What can an economic recovery build upon?

There's been a lot of talk recently about the economy. Has it bottomed? Are we recovering? Will we see a "V" shaped bounce? Or a "U"? Or a "W"?
Since most of the economic numbers are still negative, it seems a little premature to talk about a recovery. Nevertheless, since the cheerleaders of the economy have brought it up, let's examine exactly what is going to lead this economy out of our deep recession.

In order to do that we must look at a topic that the Green Shoots crowd doesn't mention much - the fundamentals of the economy.

I'm going to make this as simple and uncontroversial as possible.

Since consumer spending is more than 70% of the American economy, let's start there.

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This chart shows us clearly why the economy has contracted so much. It also shows a clear bottom in consumer spending. The question is whether than bottom is temporary or permanent?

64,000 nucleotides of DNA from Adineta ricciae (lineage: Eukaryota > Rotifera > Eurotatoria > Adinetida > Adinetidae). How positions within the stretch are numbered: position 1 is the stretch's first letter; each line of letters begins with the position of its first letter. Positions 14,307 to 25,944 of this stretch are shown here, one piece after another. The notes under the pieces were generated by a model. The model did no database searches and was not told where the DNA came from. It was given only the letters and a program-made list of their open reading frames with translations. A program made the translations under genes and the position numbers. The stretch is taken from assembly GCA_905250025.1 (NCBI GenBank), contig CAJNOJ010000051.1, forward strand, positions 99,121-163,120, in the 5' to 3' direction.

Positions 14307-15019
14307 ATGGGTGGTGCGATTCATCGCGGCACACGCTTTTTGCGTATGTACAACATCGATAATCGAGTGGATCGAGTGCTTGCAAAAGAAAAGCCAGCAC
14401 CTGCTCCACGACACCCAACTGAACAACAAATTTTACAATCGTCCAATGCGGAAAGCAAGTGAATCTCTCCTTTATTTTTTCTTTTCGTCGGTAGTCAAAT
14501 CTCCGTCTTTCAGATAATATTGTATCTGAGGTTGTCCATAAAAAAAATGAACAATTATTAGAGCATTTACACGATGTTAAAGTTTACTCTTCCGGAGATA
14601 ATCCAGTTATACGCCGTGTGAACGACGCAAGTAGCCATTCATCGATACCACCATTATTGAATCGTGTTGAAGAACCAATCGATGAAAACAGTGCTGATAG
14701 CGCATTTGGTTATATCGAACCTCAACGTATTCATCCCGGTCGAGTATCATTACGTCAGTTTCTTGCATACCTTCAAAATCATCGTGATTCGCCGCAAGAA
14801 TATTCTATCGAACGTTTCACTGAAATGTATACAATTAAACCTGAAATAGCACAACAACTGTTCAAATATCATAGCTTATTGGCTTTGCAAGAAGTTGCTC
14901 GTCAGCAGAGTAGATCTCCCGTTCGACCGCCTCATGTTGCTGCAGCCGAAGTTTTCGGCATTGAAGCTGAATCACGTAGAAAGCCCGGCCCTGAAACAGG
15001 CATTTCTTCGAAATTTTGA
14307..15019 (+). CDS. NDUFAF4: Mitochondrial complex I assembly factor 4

To answer that we must look at the fiscal health of the consumer. There are two measurements of that - money coming in and money going out.

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As you can see, workers have virtually stopped getting raises, and that assumes that people are still working.

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Obviously the American worker's income is under incredible pressure, and this is translating to less buying. The tiny downward correction on the number of unemployed in the chart above is due to nearly half a million workers no longer being counted as unemployed despite not getting new jobs.

There is another element to the American consumer's balance sheet, and that is savings and debt.

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While there has been a modest improvement in the debt servicing levels of the American consumer, there has been very little improvement for overall debt levels. This is a reflection of lower interest rates, not to debt actually being paid down.
The debt charts are beginning to move the right way, but they are nowhere near close to what can be considered "healthy".

The San Francisco Federal Reserve put it this way.

The combination of higher debt and lower saving enabled personal consumption expenditures to grow faster than disposable income, providing a significant boost to U.S. economic growth over the period.